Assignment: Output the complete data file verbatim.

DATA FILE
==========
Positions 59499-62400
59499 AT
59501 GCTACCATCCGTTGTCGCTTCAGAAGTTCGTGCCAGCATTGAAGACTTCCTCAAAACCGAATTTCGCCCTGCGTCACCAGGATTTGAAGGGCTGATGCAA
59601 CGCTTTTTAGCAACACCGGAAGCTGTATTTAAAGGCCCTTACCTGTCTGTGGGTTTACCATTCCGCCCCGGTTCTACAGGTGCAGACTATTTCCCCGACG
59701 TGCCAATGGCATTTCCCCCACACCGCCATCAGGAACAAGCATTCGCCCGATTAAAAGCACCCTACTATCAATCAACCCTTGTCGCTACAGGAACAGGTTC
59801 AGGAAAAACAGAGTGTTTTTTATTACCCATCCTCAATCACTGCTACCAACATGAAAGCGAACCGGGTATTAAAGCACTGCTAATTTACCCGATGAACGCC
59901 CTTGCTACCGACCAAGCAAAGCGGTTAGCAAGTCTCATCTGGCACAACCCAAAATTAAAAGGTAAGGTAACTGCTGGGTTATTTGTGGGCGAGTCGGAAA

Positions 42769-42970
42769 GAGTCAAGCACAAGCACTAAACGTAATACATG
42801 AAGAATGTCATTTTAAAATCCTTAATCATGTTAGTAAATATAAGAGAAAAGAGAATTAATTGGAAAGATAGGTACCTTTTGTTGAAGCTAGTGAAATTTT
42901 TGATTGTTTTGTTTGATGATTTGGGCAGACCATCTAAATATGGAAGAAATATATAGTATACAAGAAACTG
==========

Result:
Positions 59499-62400
59499 AT
59501 GCTACCATCCGTTGTCGCTTCAGAAGTTCGTGCCAGCATTGAAGACTTCCTCAAAACCGAATTTCGCCCTGCGTCACCAGGATTTGAAGGGCTGATGCAA
59601 CGCTTTTTAGCAACACCGGAAGCTGTATTTAAAGGCCCTTACCTGTCTGTGGGTTTACCATTCCGCCCCGGTTCTACAGGTGCAGACTATTTCCCCGACG
59701 TGCCAATGGCATTTCCCCCACACCGCCATCAGGAACAAGCATTCGCCCGATTAAAAGCACCCTACTATCAATCAACCCTTGTCGCTACAGGAACAGGTTC
59801 AGGAAAAACAGAGTGTTTTTTATTACCCATCCTCAATCACTGCTACCAACATGAAAGCGAACCGGGTATTAAAGCACTGCTAATTTACCCGATGAACGCC
59901 CTTGCTACCGACCAAGCAAAGCGGTTAGCAAGTCTCATCTGGCACAACCCAAAATTAAAAGGTAAGGTAACTGCTGGGTTATTTGTGGGCGAGTCGGAAA

Positions 42769-42970
42769 GAGTCAAGCACAAGCACTAAACGTAATACATG
42801 AAGAATGTCATTTTAAAATCCTTAATCATGTTAGTAAATATAAGAGAAAAGAGAATTAATTGGAAAGATAGGTACCTTTTGTTGAAGCTAGTGAAATTTT
42901 TGATTGTTTTGTTTGATGATTTGGGCAGACCATCTAAATATGGAAGAAATATATAGTATACAAGAAACTG